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￼Sargent Johnson is widely seen as the first African American artist of note on the West Coast. Born in 1888 and a practicing artist until his death in 1967, Johnson’s body of work spans across some of the most dramatic upheavals in modern history, including two world wars, the fight for women’s suffrage, and the civil rights movement. With support from the San Francisco Foundation, this exhibition focuses on a turning point in the artist’s impressive career: a time period between 1936-1949 in which he began to receive support for public commissions through government funders like the Works Progress Administration (WPA) and the San Francisco Arts Commission (SFCA). Theses large-scale works often quite literally incorporated into the architecture of the buildings that house them, display Johnson’s ability to produce iconic imagery that continues to transcend simple categorization.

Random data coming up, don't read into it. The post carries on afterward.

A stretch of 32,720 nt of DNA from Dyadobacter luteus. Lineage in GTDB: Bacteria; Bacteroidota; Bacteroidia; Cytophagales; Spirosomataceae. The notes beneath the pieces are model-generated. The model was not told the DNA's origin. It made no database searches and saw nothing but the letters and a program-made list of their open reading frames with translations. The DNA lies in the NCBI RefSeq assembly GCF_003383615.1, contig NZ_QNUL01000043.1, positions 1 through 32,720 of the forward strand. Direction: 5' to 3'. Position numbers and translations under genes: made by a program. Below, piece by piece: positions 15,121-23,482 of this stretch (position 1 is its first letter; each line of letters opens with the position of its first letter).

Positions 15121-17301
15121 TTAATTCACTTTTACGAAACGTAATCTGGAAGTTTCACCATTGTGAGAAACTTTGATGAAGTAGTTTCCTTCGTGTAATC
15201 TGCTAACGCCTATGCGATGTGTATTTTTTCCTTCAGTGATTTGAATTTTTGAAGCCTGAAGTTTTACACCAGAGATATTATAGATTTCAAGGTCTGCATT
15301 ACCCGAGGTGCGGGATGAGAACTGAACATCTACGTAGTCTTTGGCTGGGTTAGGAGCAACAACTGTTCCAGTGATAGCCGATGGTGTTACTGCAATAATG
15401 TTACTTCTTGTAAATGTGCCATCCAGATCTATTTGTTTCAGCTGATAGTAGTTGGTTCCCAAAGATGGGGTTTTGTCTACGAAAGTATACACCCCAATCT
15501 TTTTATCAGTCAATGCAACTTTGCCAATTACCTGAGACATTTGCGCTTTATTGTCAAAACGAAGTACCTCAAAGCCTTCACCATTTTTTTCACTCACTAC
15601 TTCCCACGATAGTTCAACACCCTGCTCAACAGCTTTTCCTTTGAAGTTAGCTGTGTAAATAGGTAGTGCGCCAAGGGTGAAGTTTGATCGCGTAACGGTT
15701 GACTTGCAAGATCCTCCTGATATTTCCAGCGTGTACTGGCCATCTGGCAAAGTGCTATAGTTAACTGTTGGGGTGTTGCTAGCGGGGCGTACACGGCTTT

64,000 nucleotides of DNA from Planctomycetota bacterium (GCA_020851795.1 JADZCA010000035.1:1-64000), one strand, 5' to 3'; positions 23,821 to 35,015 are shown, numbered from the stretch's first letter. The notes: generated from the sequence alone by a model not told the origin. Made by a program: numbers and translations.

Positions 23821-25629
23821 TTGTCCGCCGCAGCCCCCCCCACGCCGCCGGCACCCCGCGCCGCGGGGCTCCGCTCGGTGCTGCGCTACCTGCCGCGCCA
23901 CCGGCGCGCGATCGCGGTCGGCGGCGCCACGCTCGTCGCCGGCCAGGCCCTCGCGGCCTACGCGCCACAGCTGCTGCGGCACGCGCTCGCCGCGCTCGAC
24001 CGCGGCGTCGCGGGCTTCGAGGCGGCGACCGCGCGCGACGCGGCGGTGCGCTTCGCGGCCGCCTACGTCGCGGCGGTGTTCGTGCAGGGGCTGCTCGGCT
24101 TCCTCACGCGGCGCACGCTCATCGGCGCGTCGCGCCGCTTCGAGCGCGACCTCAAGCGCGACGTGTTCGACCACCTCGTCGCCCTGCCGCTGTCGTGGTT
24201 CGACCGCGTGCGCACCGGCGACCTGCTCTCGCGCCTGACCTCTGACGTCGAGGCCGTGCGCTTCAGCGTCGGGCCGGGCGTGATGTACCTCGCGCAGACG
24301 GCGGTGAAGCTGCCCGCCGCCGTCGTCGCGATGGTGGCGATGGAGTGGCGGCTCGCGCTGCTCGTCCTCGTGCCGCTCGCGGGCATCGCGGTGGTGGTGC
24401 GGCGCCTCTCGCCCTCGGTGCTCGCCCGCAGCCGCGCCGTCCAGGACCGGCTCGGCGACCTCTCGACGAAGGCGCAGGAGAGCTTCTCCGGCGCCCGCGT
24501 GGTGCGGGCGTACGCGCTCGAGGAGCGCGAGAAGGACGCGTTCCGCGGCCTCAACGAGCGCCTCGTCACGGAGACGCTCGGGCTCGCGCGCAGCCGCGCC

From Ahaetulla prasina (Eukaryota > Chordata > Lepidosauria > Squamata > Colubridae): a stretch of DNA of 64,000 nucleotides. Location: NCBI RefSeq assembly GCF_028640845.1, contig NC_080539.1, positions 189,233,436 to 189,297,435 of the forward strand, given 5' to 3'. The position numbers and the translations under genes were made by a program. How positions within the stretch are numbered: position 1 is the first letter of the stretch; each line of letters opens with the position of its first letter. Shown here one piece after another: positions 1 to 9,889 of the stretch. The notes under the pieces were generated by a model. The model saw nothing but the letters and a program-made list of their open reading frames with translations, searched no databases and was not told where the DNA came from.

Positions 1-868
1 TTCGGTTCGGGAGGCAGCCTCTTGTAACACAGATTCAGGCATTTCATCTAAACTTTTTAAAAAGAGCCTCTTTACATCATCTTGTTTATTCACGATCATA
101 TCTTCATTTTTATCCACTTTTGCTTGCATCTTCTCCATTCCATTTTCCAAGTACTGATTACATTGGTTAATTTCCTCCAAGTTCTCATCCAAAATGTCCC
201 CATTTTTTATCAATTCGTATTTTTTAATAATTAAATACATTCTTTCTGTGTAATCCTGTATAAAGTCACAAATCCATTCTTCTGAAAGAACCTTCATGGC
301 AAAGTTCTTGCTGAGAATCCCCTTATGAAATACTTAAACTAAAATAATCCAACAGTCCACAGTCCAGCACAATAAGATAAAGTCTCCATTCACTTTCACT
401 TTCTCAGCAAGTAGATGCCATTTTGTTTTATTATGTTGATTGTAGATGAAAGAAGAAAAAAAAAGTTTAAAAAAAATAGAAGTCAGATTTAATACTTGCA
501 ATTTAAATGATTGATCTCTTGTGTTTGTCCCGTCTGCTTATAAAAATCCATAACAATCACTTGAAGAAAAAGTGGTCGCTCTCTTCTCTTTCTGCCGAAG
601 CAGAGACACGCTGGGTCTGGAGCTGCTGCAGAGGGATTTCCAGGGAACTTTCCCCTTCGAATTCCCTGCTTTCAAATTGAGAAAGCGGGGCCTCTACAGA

In support of this exhibition, Bay Area photographer Duane Conliffe was commissioned to document a selection of Johnson’s public projects. Amazingly, many of these celebrated commissions are still visible today, including the work “American Pride and Purpose,” which was commissioned for the Richmond City Council Chamber in 1949 and now resides in the lobby of the Richmond Memorial Auditorium.